Village Chief, Wife Seriously Burned in Attack

Police Thursday were seeking an arrest warrant for a Kandal province construction worker who they say doused a Chong Koh village chieftain and his wife with gasoline before lighting the couple on fire, seriously injuring both and slightly injuring their adult daughter.

The incident occurred early Sunday when the drunken 35-year-old construction worker attacked Touch Suon, 61, and his wife Muong Vann, 62, after Touch Suon refused to help the construction worker with a divorce, police and witnesses said.

Although Touch Suon refused medical help, Muong Vann remained at Chey Chumneas provincial hospital in Kandal province, said Bun Thy, a doctor. Third-degree burns covered 25 percent of her body, Bun Thy said.

The couple’s adult daughter also suffered minor injuries in the attack, said Boeng Thoeun, Sa’ang district police chief.

Touch Suon’s 36-year-old son-in-law, Dam Chorn, who lives next door, said that the construction worker had been drinking Cambodian table wine through the night and got into an argument with his wife over his drunkenness.

The dispute escalated, and the construction worker’s wife de­manded a divorce, rousting Touch Suon from bed to ask for the necessary paperwork, Dam Chorn said.

Touch Suon refused, telling the couple that it was too early in the morning to handle the case and asking them to go home.

“I don‘t have the right to grant you a divorce. Besides, it’s too late at night, so please come again tomorrow morning. I would ask both of you to compromise and calm down from the argument,” Touch Suon said, according to Boeng Thoeun.

The construction worker went home, but returned a few minutes later, carrying a 2-liter orange juice bottle filled with gasoline, Boeng Thoeun said.

“If you do not solve my problem, I will burn your house down,” the construction worker said, according to Boeng Thoeun.

“No way,” Touch Suon replied, according to Boeng Thoeun.

The construction worker charged, Dam Chorn said. He squirted Touch Suon with the fuel and then set him on fire with a cigarette lighter, Dam Chorn said.

Muong Vann ran to help her husband, Dam Chorn said. The construction worker dumped the rest of the bottle over her head and then lighted her on fire.

Dam Chorn, watching the scene from his home, ran out and chased the construction worker. The attacker ran to his home, and Dam Chorn said he ran back to help his parents.

Muong Vann flailed about the front yard, colliding with a light pole and house walls before finally crawling under the family’s house, Dam Chorn said.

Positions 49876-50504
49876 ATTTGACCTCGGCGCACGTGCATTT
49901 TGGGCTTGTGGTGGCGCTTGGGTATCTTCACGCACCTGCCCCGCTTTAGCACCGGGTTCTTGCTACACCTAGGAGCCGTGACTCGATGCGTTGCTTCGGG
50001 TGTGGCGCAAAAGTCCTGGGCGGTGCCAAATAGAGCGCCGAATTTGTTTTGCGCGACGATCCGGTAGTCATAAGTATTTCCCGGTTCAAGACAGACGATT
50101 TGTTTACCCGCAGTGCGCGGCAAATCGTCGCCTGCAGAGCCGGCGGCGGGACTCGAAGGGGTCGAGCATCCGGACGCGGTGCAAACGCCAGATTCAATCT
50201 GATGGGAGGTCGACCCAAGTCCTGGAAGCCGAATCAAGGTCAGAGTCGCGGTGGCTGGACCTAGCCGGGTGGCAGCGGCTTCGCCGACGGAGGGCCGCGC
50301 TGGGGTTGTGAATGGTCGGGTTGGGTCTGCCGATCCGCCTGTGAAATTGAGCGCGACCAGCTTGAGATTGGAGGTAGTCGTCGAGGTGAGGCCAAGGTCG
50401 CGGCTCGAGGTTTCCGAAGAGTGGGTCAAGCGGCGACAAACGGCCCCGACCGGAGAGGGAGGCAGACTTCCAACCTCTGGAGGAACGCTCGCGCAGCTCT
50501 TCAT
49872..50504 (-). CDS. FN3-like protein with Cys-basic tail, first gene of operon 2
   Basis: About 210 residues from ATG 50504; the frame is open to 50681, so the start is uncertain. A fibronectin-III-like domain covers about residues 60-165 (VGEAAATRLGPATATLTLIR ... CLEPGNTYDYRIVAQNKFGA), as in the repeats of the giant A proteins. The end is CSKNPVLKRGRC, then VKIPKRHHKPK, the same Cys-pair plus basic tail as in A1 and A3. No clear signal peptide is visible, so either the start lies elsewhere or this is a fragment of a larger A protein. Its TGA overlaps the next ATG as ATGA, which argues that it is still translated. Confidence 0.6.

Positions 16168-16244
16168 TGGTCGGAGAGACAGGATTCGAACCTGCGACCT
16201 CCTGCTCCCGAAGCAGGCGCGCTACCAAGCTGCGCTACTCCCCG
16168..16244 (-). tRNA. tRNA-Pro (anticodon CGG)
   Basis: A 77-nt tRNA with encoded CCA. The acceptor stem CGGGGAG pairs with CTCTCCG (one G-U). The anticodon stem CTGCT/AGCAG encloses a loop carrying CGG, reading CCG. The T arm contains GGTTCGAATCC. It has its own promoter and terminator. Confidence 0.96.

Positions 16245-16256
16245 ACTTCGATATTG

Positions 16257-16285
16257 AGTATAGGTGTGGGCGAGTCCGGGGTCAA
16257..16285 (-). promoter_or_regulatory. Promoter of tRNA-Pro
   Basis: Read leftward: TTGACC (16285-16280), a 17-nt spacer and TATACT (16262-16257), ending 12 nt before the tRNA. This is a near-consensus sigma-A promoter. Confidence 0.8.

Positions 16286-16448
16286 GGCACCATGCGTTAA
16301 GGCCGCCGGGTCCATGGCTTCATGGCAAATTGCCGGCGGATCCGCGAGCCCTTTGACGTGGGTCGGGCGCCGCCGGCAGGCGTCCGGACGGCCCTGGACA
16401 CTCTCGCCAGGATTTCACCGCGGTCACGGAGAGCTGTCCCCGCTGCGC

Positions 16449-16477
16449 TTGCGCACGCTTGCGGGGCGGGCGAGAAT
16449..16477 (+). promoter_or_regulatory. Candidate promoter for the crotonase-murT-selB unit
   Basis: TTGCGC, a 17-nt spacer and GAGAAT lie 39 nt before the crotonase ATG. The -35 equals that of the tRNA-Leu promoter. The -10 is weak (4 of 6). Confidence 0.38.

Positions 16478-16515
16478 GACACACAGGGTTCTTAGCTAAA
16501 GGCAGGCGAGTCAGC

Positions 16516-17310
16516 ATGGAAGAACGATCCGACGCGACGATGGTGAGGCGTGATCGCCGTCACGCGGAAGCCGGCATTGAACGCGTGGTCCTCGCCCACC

Dam Chorn said neighbors put out the flames with mud from the day’s rains.

Touch Suon suffered burns on his arms and legs, but did not want to go to the hospital, Dam Chorn said.

Dam Chorn and another neighbor put Muong Vann into a hammock and dragged her to a nearby road. There they met a waiting ambulance, which took her to Chey Chumneas hospital, Dam Chorn said.

Several of Muong Vann’s burns were infected, and doctors were monitoring her to make sure she does not develop tetanus, Bun Thy said.

The construction worker had a history of becoming violent when drinking, Dam Chorn said. Last year, the construction worker beat a man in a fight.

But this is the first time Touch Suon has ever been attacked, Dam Chorn added.

“My father is a very gentle man,” Dam Chorn said.

Touch Suon, a farmer, had been Chong Koh village chief since 1979, his son-in-law added.

Chheng Phath, Kandal’s chief prosecutor, said that he had not received any of the relevant paperwork as of Thursday afternoon, but said that the event might justify attempted murder charges if the construction worker meant to kill Touch Suon.

The arrest warrant might not have been necessary if someone had alerted police sooner, Boeng Thoeun said.

“I was in the village that night and did not hear about the attack. If I knew about it sooner, I might have had him arrested,” Boeng Thoeun said.

Thursday morning, Muong Vann sat upright under a pink mosquito net. White gauze coated her neck, arms, legs and most of her chest, leaving her scarred breasts exposed. Skin, charred purple around the edge and a raw pink beneath, lined the rim of the gauze, which draped from her wounds.

She smiled and tried to raise her hands to greet visitors, but stopped halfway, wincing.

“She cannot speak,” a relative said. “Her throat has been burned.”



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